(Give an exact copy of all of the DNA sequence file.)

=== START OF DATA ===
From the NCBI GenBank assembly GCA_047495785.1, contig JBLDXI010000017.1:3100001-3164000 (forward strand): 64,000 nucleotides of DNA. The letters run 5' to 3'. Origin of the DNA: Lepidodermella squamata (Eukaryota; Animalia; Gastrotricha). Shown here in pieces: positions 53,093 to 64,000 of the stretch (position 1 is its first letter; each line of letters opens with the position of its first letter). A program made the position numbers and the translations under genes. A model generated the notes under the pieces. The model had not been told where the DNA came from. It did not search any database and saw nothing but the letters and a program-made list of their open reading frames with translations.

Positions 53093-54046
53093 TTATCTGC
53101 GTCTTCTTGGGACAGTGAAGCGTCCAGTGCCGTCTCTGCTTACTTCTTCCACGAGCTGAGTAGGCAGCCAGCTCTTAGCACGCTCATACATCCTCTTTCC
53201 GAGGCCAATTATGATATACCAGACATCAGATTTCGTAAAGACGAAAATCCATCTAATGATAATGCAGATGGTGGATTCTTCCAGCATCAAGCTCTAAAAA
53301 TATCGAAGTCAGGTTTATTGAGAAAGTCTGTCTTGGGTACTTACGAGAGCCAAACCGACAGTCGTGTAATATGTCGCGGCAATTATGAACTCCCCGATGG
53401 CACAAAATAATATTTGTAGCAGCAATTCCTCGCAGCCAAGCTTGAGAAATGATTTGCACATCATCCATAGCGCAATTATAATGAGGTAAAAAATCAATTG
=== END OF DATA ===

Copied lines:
From the NCBI GenBank assembly GCA_047495785.1, contig JBLDXI010000017.1:3100001-3164000 (forward strand): 64,000 nucleotides of DNA. The letters run 5' to 3'. Origin of the DNA: Lepidodermella squamata (Eukaryota; Animalia; Gastrotricha). Shown here in pieces: positions 53,093 to 64,000 of the stretch (position 1 is its first letter; each line of letters opens with the position of its first letter). A program made the position numbers and the translations under genes. A model generated the notes under the pieces. The model had not been told where the DNA came from. It did not search any database and saw nothing but the letters and a program-made list of their open reading frames with translations.

Positions 53093-54046
53093 TTATCTGC
53101 GTCTTCTTGGGACAGTGAAGCGTCCAGTGCCGTCTCTGCTTACTTCTTCCACGAGCTGAGTAGGCAGCCAGCTCTTAGCACGCTCATACATCCTCTTTCC
53201 GAGGCCAATTATGATATACCAGACATCAGATTTCGTAAAGACGAAAATCCATCTAATGATAATGCAGATGGTGGATTCTTCCAGCATCAAGCTCTAAAAA
53301 TATCGAAGTCAGGTTTATTGAGAAAGTCTGTCTTGGGTACTTACGAGAGCCAAACCGACAGTCGTGTAATATGTCGCGGCAATTATGAACTCCCCGATGG
53401 CACAAAATAATATTTGTAGCAGCAATTCCTCGCAGCCAAGCTTGAGAAATGATTTGCACATCATCCATAGCGCAATTATAATGAGGTAAAAAATCAATTG